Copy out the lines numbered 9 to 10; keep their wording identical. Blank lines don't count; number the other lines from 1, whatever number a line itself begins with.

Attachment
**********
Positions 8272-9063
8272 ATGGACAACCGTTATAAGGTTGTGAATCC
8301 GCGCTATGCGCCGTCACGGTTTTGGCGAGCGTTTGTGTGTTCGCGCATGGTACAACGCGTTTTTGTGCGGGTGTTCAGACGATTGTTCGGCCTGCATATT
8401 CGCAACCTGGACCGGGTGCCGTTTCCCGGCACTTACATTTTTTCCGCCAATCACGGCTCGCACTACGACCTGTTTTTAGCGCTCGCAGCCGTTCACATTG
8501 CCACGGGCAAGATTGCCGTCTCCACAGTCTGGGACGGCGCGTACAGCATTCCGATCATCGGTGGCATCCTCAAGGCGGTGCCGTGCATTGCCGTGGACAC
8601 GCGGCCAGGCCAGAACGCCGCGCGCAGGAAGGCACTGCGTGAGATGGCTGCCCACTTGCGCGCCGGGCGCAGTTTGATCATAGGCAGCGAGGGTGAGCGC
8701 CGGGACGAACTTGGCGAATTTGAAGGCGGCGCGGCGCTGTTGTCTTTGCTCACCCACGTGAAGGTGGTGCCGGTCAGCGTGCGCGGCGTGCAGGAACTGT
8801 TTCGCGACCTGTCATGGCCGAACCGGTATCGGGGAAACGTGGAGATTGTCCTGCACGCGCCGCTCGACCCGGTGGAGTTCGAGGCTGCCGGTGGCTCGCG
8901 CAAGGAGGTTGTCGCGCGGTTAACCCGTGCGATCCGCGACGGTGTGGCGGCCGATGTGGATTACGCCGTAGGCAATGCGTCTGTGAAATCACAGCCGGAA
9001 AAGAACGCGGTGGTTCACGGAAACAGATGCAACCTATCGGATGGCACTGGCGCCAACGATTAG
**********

8901 CAAGGAGGTTGTCGCGCGGTTAACCCGTGCGATCCGCGACGGTGTGGCGGCCGATGTGGATTACGCCGTAGGCAATGCGTCTGTGAAATCACAGCCGGAA
9001 AAGAACGCGGTGGTTCACGGAAACAGATGCAACCTATCGGATGGCACTGGCGCCAACGATTAG